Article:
- it simplifies the spring pruning of the vines on the espalier.
The terms of autumn pruning of grapes come after leaf fall - in the period of the beginning of relative dormancy of plants, and continue until the arrival of stable low temperatures in the region of - 4 ºС and below.
When pruning in autumn, not spare vines are left on the bush, but 2-4 additional buds per vine, followed by summer breaking out of excess green shoots.
Trimming grapes from the fifth year
After the harvest, in autumn, the vine, which fructified, is cut off. Two vines were formed on the substitution twig during the summer, they are cut according to the principle of the fruit link: the lower one on the substitution twig, on 2 buds, and the upper one - on 8-12 buds on the fruiting vine for the next year. Or rather, on 4-6 and 10-14, leaving 2 or even 4 buds to spare, in case of frost.
In summer, the weakest shoots break out, leaving the right amount. If the buds died, there is one left (it happens and so), the vine growing from it is cut as a replacement bough.
Further every year pruning is made by the same principle.
Cordon scheme of vine formation
Cordon scheme of vine bush pruning shows less yield than the previous option of formation. However, in harsh conditions it is still an opportunity to get your own harvest, to stock the plant with energy and safely survive the winter. This principle of vine bush formation is also called short branch.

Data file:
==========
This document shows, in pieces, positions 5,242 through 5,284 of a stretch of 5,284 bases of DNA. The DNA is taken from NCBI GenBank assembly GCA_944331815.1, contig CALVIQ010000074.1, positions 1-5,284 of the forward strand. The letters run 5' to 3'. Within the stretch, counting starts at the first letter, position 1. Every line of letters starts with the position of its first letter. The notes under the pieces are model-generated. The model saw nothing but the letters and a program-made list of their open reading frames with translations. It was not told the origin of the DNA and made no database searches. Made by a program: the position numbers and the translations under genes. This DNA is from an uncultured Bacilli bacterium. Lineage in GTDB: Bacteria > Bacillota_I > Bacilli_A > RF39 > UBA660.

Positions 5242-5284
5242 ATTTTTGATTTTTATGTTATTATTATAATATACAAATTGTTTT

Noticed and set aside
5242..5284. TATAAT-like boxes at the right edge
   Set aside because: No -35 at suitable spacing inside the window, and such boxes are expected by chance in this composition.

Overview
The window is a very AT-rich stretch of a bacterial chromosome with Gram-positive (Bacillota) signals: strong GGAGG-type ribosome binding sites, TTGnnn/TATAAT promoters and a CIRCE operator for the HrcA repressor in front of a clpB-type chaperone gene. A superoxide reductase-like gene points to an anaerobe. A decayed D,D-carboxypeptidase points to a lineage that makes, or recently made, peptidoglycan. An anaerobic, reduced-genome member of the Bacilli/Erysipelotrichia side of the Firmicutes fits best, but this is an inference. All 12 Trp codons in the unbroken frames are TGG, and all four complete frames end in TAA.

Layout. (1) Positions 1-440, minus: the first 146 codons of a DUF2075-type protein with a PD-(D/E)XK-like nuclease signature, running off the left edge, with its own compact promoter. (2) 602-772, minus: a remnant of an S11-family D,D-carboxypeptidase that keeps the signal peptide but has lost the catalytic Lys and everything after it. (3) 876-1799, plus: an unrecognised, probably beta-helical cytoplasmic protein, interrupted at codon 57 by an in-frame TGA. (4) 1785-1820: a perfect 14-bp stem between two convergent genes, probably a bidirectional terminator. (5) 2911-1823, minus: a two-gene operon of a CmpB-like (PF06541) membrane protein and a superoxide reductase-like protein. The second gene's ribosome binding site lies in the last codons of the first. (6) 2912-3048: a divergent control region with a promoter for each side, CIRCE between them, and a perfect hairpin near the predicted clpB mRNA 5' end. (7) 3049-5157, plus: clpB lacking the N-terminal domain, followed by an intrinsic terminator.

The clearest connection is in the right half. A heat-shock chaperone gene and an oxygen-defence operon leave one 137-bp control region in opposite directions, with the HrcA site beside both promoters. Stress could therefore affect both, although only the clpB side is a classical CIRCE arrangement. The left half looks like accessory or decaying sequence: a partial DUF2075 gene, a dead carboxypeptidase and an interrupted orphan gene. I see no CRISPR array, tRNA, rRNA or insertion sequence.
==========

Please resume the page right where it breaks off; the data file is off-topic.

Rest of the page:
Bush formation according to cordon scheme begins with bunches of annual vines. In autumn, when the temperature drops to -2 ... -4 ºС, the foliage remnants are cut off from the shoots, and the unripe shoots are bent to the ground, put on a mat and covered for winter. (Fig.11)
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In early spring, the vines that have overwintered under cover are opened and cut back, leaving two buds above the ground. From these buds will form two sleeves. As they develop in summer, they are carefully bent in the right direction (parallel to the ground). The bush is covered for overwintering in the fall. (Fig.12)
The vines are shortened by 8-10 buds in spring. (Fig.13 ) During the summer, fruiting vines and shoots of future sleeves (they are located in the center of the bush, closer to its head), as well as fats (vines without bunches) will grow from them.
In early June fat shoots are removed. (Fig.14) In the autumn, cut off the fruit-bearing branches, together with the arms on which they are located, leaving only the two vines closest to the head of the bush. (Fig.15)
The two remaining vines are bent down and covered over the winter. Early in the spring of the following year, they are cut by 8-10 buds. Then the scheme is repeated.
The cordon form may have not 2, but 4 sleeves. (Fig.16) In this case, the first harvest will be obtained only in the 4th year, as the formation will take a year longer, but its quantity will be more weighty.
Sometimes the short sleeve formation scheme is also used in the middle belt. However, in such a case on the sleeves leave a greater number of buds, up to 14-15, in order not to allow underloading bush.